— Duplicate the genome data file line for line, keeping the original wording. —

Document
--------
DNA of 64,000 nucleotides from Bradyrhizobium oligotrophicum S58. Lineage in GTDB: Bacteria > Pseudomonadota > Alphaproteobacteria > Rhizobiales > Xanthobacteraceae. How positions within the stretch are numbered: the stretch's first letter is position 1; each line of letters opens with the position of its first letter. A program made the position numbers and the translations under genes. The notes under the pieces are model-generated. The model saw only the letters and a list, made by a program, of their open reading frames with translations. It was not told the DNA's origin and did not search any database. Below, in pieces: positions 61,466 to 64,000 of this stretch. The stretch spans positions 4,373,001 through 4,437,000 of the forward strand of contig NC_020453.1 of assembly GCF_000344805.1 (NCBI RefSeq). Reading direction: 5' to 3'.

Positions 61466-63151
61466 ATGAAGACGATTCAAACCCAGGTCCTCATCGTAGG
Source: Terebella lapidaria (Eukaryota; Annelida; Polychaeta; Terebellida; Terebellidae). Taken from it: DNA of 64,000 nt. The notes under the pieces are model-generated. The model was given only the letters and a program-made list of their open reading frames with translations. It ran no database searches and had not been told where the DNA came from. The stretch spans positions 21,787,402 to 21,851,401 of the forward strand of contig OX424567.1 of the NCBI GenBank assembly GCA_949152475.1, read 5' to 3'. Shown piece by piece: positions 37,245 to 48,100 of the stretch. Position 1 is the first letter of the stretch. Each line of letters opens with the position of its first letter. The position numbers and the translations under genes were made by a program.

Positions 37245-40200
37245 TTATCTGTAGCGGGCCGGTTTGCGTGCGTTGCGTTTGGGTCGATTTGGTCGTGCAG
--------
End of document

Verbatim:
DNA of 64,000 nucleotides from Bradyrhizobium oligotrophicum S58. Lineage in GTDB: Bacteria > Pseudomonadota > Alphaproteobacteria > Rhizobiales > Xanthobacteraceae. How positions within the stretch are numbered: the stretch's first letter is position 1; each line of letters opens with the position of its first letter. A program made the position numbers and the translations under genes. The notes under the pieces are model-generated. The model saw only the letters and a list, made by a program, of their open reading frames with translations. It was not told the DNA's origin and did not search any database. Below, in pieces: positions 61,466 to 64,000 of this stretch. The stretch spans positions 4,373,001 through 4,437,000 of the forward strand of contig NC_020453.1 of assembly GCF_000344805.1 (NCBI RefSeq). Reading direction: 5' to 3'.

Positions 61466-63151
61466 ATGAAGACGATTCAAACCCAGGTCCTCATCGTAGG
Source: Terebella lapidaria (Eukaryota; Annelida; Polychaeta; Terebellida; Terebellidae). Taken from it: DNA of 64,000 nt. The notes under the pieces are model-generated. The model was given only the letters and a program-made list of their open reading frames with translations. It ran no database searches and had not been told where the DNA came from. The stretch spans positions 21,787,402 to 21,851,401 of the forward strand of contig OX424567.1 of the NCBI GenBank assembly GCA_949152475.1, read 5' to 3'. Shown piece by piece: positions 37,245 to 48,100 of the stretch. Position 1 is the first letter of the stretch. Each line of letters opens with the position of its first letter. The position numbers and the translations under genes were made by a program.

Positions 37245-40200
37245 TTATCTGTAGCGGGCCGGTTTGCGTGCGTTGCGTTTGGGTCGATTTGGTCGTGCAG